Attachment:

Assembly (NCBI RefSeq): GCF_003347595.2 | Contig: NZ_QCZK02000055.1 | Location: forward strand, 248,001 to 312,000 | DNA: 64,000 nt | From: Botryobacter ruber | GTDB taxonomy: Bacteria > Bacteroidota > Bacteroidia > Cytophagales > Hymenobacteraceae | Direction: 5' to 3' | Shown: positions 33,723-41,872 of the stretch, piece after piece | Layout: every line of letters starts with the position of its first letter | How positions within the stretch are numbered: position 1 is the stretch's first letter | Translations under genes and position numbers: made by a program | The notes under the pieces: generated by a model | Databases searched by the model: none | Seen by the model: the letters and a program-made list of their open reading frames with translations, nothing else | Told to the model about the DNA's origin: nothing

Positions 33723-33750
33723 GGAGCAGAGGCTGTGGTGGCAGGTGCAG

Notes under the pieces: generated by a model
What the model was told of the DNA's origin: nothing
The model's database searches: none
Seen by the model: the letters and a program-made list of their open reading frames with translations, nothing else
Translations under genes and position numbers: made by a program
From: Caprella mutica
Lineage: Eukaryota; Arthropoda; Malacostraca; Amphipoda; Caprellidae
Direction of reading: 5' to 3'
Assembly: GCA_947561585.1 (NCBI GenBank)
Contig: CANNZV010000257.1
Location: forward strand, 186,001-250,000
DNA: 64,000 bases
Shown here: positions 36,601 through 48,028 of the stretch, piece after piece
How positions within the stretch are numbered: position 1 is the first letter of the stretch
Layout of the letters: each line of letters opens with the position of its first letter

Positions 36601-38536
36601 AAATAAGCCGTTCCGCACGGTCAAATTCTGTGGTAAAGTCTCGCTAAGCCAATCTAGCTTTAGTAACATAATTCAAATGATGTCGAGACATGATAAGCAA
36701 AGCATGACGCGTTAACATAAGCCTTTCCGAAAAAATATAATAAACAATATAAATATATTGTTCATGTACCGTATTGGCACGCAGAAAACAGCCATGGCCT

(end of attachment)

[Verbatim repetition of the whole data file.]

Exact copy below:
Assembly (NCBI RefSeq): GCF_003347595.2 | Contig: NZ_QCZK02000055.1 | Location: forward strand, 248,001 to 312,000 | DNA: 64,000 nt | From: Botryobacter ruber | GTDB taxonomy: Bacteria > Bacteroidota > Bacteroidia > Cytophagales > Hymenobacteraceae | Direction: 5' to 3' | Shown: positions 33,723-41,872 of the stretch, piece after piece | Layout: every line of letters starts with the position of its first letter | How positions within the stretch are numbered: position 1 is the stretch's first letter | Translations under genes and position numbers: made by a program | The notes under the pieces: generated by a model | Databases searched by the model: none | Seen by the model: the letters and a program-made list of their open reading frames with translations, nothing else | Told to the model about the DNA's origin: nothing

Positions 33723-33750
33723 GGAGCAGAGGCTGTGGTGGCAGGTGCAG

Notes under the pieces: generated by a model
What the model was told of the DNA's origin: nothing
The model's database searches: none
Seen by the model: the letters and a program-made list of their open reading frames with translations, nothing else
Translations under genes and position numbers: made by a program
From: Caprella mutica
Lineage: Eukaryota; Arthropoda; Malacostraca; Amphipoda; Caprellidae
Direction of reading: 5' to 3'
Assembly: GCA_947561585.1 (NCBI GenBank)
Contig: CANNZV010000257.1
Location: forward strand, 186,001-250,000
DNA: 64,000 bases
Shown here: positions 36,601 through 48,028 of the stretch, piece after piece
How positions within the stretch are numbered: position 1 is the first letter of the stretch
Layout of the letters: each line of letters opens with the position of its first letter

Positions 36601-38536
36601 AAATAAGCCGTTCCGCACGGTCAAATTCTGTGGTAAAGTCTCGCTAAGCCAATCTAGCTTTAGTAACATAATTCAAATGATGTCGAGACATGATAAGCAA
36701 AGCATGACGCGTTAACATAAGCCTTTCCGAAAAAATATAATAAACAATATAAATATATTGTTCATGTACCGTATTGGCACGCAGAAAACAGCCATGGCCT